The Organization of the Petroleum Exporting Countries (OPEC) does not see the price of oil in the next decade consistently trading again at around $100 a barrel.
According to the cartel’s recent strategy report draft, this negative assessment might see the group considering to return to production limits in order to influence the markets again.
Given the report, which was viewed by The Wall Street Journal, the prediction is that oil prices (CLM5, +0.51%) will be around $76 a barrel by 2025 in its most positive scenario, which is an indication of OPEC’s concerns that American competition will easily cope with the reduced prices and will continue pumping out supplies. The report also considers situations where the costs of crude oil in 2025 are below $40 a barrel.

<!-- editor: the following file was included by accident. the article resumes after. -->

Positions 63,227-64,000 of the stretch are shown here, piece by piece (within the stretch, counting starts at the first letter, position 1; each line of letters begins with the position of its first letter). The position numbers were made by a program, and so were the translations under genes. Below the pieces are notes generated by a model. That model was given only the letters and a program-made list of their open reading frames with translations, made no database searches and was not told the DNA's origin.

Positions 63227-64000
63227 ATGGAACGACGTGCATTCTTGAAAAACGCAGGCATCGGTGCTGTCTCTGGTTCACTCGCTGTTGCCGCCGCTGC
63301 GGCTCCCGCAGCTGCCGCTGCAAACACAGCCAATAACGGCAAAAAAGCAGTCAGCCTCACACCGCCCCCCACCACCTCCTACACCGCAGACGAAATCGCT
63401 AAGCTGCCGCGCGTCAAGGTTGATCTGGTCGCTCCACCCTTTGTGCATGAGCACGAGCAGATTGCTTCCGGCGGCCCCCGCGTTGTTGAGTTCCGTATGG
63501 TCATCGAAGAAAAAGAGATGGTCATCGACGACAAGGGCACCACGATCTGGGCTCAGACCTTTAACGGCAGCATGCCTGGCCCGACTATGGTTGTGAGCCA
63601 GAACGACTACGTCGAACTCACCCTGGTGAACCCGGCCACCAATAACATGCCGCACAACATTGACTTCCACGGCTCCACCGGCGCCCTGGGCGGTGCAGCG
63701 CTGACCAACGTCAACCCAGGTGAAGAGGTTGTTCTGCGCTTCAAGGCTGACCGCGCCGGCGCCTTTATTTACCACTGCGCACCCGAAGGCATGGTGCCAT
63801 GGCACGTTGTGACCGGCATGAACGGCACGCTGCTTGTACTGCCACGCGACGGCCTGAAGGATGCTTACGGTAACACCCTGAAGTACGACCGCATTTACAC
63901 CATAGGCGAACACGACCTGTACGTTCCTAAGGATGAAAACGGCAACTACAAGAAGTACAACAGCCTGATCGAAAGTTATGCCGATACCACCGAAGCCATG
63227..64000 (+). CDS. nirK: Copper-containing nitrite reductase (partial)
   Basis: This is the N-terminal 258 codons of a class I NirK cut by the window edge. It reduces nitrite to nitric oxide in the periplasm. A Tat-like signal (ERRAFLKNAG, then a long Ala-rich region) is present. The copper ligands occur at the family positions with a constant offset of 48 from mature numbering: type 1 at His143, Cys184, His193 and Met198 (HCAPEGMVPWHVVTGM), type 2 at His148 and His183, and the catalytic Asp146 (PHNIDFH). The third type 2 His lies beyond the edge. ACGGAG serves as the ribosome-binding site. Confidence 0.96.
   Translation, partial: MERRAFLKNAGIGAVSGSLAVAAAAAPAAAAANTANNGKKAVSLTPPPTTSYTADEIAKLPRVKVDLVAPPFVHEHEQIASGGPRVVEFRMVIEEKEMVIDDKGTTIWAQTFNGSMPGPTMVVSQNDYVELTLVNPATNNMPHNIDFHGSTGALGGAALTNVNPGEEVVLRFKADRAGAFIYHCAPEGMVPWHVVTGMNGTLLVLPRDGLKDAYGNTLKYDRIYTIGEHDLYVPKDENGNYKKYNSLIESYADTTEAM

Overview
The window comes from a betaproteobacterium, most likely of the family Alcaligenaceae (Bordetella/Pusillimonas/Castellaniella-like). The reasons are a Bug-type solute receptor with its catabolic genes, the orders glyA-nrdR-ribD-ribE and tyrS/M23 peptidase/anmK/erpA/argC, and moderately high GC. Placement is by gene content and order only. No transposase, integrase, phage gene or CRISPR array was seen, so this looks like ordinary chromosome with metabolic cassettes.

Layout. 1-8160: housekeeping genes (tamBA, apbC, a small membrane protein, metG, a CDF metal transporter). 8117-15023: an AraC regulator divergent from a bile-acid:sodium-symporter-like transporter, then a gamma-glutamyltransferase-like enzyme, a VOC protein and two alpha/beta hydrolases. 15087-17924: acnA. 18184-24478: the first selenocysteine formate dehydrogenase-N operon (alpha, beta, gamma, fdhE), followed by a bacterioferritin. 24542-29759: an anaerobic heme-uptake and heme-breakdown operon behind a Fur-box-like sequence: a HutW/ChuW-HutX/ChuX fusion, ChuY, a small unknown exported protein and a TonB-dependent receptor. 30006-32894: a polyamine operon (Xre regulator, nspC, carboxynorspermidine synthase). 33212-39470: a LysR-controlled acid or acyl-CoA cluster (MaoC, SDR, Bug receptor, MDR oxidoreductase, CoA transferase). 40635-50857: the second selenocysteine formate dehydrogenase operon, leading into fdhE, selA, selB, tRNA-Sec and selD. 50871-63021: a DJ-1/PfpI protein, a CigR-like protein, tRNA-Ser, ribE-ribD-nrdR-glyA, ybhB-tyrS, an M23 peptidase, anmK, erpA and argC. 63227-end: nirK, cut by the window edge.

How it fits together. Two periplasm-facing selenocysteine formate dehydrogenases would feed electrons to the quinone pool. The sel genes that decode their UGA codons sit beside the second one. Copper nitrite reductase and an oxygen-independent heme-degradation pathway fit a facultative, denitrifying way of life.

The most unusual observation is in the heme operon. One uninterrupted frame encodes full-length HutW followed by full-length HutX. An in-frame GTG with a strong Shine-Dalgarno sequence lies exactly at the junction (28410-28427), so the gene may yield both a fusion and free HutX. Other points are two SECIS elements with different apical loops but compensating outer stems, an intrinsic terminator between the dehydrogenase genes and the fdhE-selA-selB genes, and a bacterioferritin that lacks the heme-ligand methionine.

Last week, a delegate at the Vienna OPEC strategy presentation said that in none of the scenarios presented, is a price of $100 a barrel seen.
OPEC has been struggling with a response to price crashes in history caused partly by a sudden increase in American supplies, which is attributed to deep underground shale formations hydraulic fracturing. Typically, in order to reduce supplies, the cartel would cut its own production and thereby raise prices, in market turbulent times, but a year ago the group concluded that would not work.
In the bid to keep its customers, some OPEC nations, like Saudi Arabia, cut prices and flooded the market with crude. As a result, the lower price environment could purge some oils that are expensive to produce, like that from American frackers who have very high costs.
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